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Compariosn of pre 1914 and wilfred owen's poems

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Introduction

By comparing and contrasting a selection of war poems, consider the ways in which attitudes to war have been explored and expressed. When considering poetry written post 1900 concentrate on a selection of poems written by Wilfred Owen. War has been an influential topic for poetry for many centuries and through its catastrophic cruelty and sense of patriotism has created some of the most brilliant poets and most controversial poems ever written. With each different war comes different poets who want to write their views on it and just as motives of war differ, so do the opinions of the poets; some see war as barbaric and destructive, whereas others portray it as a way of ennobling oneself. Before the technology and media coverage we have nowadays, stories of battle were passed down by word of mouth and were often written in poetic form so they could be memorized easily. Just as the artillery used in the wars has changed, the way war is portrayed has as well. Before World War 1 began in 1914, it was seen as a glorious opportunity for men to serve and defend their country. In many poems war is compared to a game, for example in "Vitai Lampada" written by Henry Newbolt, the refrain "Play up! Play up! And play the game!" is repeated at the end of each stanza to try and rally the soldiers and ready them for battle. Newbolt uses the leitmotif of comparing fighting to playing a cricket match to ease the pressure off the soldiers by making it seem fun and competitive. ...read more.

Middle

The lines: "When the girls line up in the street, Shouting their love to the lads come back," implies the men will be seen as courageous and gallant for fighting. However, Owen explains this is not the case in the lines: "Now he will never feel again how slim, Girls' waists are, or how warm their subtle hands, All of them touch him like some queer disease". The metaphor "like some queer disease" expresses how the women are afraid he may be contagious and how they find him repulsive. Just as in "Dulce et Decorum est", at the beginning of the poem we think Owen is describing an elderly man because he uses the phrase "ghastly suit of grey" which infers old age. But then we discover how he "threw away his knees"; he chose to enlist for the army and that is portrayed a grave mistake, a waste of his life. The line: "Poured it down shell-holes till the veins ran dry" also infers that the man opted to fight as the verb "poured" suggests that he did it himself. In addition, Owen portrays how the boy was not motivated by principles to sign up: "Someone had said he'd look a god in kilts". He had been induced by vanity and also to "please his Meg"; once again the notion of impressing the women is used. Even though his face was "younger than his youth" the line "Smiling they wrote his lie: aged nineteen years," shows that the authorities were unscrupulous as they knew he was just a boy but still let him sign up. ...read more.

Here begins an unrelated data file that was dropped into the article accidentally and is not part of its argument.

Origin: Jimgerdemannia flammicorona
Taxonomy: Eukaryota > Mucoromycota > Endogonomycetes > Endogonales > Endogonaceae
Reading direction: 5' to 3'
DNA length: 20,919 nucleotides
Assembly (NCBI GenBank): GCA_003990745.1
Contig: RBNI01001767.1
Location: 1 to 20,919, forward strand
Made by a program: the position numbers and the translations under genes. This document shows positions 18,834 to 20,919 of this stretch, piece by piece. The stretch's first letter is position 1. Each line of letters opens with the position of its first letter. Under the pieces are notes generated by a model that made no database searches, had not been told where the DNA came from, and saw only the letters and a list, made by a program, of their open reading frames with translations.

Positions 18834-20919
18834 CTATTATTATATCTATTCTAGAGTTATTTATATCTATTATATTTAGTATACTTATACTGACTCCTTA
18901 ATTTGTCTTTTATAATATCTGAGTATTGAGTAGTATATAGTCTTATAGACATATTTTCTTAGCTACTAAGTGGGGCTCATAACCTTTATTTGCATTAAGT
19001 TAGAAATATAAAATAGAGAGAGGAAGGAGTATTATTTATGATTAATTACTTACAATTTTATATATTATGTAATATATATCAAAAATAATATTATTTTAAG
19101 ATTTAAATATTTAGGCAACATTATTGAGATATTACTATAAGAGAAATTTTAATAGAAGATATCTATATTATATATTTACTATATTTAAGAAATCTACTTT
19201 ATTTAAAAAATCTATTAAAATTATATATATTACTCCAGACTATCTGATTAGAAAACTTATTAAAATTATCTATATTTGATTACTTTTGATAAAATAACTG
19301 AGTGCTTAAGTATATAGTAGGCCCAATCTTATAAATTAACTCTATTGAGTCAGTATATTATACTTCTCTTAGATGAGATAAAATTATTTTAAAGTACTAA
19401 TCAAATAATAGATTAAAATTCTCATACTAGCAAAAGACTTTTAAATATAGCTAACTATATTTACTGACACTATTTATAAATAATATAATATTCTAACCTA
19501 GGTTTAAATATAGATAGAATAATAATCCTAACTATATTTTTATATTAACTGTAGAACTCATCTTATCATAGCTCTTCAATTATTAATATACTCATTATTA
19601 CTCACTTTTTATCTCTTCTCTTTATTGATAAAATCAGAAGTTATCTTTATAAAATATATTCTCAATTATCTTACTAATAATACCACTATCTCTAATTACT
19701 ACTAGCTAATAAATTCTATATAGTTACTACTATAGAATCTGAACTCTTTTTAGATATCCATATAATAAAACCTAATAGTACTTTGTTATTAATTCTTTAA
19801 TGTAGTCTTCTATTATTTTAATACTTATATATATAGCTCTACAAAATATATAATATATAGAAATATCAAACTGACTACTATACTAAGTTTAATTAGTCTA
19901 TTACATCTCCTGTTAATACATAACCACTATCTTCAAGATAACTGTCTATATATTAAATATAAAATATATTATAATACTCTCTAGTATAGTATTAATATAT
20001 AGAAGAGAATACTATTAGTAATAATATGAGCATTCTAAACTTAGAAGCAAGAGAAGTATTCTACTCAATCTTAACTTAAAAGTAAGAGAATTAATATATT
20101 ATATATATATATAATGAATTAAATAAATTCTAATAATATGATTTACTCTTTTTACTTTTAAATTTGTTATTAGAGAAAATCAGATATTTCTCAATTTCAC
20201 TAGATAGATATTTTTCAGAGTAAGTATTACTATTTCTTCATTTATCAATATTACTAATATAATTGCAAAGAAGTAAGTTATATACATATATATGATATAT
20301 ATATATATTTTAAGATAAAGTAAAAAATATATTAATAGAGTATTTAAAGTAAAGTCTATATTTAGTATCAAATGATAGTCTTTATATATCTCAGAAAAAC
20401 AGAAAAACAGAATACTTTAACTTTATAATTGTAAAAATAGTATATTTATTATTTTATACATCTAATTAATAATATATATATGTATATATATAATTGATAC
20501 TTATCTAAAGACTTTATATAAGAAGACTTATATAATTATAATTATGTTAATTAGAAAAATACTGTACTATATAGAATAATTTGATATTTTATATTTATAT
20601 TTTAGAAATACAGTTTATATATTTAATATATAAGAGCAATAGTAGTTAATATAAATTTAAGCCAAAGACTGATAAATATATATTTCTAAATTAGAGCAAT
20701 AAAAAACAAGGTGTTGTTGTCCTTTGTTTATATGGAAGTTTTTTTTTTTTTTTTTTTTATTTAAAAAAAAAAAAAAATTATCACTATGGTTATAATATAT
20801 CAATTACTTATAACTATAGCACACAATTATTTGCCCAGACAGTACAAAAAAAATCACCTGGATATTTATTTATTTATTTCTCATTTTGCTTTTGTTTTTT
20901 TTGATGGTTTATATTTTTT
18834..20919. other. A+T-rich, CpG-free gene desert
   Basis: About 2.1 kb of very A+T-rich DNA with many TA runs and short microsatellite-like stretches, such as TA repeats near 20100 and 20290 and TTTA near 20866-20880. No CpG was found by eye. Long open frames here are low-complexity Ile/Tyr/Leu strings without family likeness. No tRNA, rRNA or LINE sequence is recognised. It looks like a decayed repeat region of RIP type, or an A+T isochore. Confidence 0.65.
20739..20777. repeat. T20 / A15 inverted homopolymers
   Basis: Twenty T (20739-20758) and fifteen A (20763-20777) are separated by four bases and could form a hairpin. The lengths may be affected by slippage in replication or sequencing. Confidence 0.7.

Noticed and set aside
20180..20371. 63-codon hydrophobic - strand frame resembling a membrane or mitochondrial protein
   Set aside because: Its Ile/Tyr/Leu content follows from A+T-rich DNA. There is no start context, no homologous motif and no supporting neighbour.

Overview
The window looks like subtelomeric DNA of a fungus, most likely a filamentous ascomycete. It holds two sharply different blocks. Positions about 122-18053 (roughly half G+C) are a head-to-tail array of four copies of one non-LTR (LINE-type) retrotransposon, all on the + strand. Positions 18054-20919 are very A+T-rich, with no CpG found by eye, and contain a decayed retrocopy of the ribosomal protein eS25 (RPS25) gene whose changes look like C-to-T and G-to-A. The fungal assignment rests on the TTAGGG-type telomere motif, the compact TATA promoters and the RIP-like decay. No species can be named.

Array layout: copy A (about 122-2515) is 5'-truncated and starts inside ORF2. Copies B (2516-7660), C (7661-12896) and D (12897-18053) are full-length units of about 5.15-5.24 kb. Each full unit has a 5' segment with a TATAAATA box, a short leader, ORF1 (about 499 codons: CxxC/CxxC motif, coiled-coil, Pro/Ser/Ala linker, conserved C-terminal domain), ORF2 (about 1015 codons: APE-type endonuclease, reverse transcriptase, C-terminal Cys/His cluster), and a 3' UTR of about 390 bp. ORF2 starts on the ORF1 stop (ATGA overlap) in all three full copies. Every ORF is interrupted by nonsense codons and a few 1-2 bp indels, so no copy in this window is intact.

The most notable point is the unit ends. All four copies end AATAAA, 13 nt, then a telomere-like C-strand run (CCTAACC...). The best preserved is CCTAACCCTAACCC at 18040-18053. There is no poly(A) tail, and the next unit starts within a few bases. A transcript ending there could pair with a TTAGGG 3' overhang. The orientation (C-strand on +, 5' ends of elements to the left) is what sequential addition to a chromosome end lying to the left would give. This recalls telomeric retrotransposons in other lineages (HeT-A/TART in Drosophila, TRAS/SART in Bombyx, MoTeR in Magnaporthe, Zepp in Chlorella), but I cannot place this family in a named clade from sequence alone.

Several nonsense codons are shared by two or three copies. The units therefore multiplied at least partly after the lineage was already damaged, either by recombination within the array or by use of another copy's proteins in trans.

Conclusion

Owen portrays how there is no time for sentiment of the battlefield in the line: "The shrill demented choirs of wailing shells;" this personification is effective because when a person dies they are believed to be "at peace", but when you die on the battlefield the destruction and devastation carries on around you regardless. Owen portrays how the men came from ordinary backgrounds in the phrase: "sad shires" and he describes how the family of the soldiers' did have funerals for them back at home in the line: "what candles may be held to speed them all?" The devastation of their deaths is shown through the line: "the pallor of girls' brows shall be their pall;" suggesting that their girlfriends are sorrowful and also by using the plural it shows how a whole generation of women may not be able to find husbands because so many young men were killed in action. In the last line, a "drawing-down of blinds" is a fitting way to end the poem, but it could also be associated with traditional drawing down of blinds in a room where a dead person lies and furthermore it infers that so many soldiers' lives were now over. I enjoyed reading Wilfred Owen's poetry more than the pre 1900 poetry as it gave me a realistic view of what the effects of war were on the soldiers and their families. World War One was the most devastating and barbaric war to date and therefore I believe that Owen's poetry is more fitting as it gives a personal aspect to the poems, portraying the soldiers as humans, not just as statistics, but also showed them like animals to make the vast scale of the murders evident. ...read more.

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